High-quality human tissue samples have become the gold standard for biomedical research, and reliable access to such material is a critical resource for many companies. In addition, the rapid growth of translational research and personalized medicine has further increased the demand for human biological samples. You can also look for biobank via http://www.geneticistinc.com.
Biobanks and tissue suppliers have grown exponentially in response to this increasing demand for samples and there now exists a broad range of suppliers, ranging from niche collections that specialize in one disease area to commercial suppliers. Biobanks have been on the increase since the 1970s, with a growth rate of 42% over the period 1990 to 1999, and a further rise in the last decade of 36%.
However, there are still some tissues and disease areas that are very difficult to source and a lack of industry standardization means there are inconsistencies in terms of sample quality and clinical data. For many researchers, this leads to a frustrating inability to obtain high-quality human samples and leaves them with no alternative but to design experiments around whatever tissues they can get, rather than pursuing the most promising research leads.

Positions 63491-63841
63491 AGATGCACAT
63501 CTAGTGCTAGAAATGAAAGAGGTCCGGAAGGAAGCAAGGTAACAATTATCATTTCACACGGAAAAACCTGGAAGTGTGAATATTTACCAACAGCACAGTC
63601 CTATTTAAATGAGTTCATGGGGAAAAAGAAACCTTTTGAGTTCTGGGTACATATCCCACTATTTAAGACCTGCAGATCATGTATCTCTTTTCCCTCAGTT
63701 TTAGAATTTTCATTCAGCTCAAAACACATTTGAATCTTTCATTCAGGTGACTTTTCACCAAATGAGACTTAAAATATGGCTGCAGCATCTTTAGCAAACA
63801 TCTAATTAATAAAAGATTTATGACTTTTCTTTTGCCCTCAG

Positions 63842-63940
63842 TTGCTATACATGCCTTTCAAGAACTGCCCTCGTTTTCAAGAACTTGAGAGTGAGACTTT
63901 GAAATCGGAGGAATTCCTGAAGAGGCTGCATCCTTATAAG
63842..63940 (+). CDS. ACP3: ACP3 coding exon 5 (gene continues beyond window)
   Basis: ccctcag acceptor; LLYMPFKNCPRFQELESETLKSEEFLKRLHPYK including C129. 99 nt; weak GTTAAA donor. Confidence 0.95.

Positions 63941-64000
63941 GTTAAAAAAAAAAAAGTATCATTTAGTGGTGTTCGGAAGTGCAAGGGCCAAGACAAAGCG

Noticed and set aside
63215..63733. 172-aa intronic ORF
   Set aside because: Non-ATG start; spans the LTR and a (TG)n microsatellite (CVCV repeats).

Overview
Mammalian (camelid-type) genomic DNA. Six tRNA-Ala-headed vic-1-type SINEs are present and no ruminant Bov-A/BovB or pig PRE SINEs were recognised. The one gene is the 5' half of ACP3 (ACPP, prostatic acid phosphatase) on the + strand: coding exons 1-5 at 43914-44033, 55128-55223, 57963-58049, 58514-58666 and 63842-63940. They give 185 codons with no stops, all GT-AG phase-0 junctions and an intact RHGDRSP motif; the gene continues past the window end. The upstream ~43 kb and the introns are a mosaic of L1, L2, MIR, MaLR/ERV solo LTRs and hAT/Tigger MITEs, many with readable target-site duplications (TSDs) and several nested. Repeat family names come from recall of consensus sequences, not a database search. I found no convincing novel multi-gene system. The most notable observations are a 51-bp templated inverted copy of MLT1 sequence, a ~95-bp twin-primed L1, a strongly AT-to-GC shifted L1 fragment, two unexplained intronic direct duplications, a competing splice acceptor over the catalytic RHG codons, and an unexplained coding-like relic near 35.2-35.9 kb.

It is clear that no single biorepository can cover the range of samples needed for research; moreover, as trends change sample demand also changes. Some biobanks operate strategic alliances to overcome this but there is currently no standardization across the industry. These needs are driving a general trend towards harmonization and sharing of best practices across biobanks.
Increasing sample demand, coupled with difficulties in sample sourcing, is driving new ways of working in the biobanking industry, and the availability of ‘on-demand’ samples is emerging.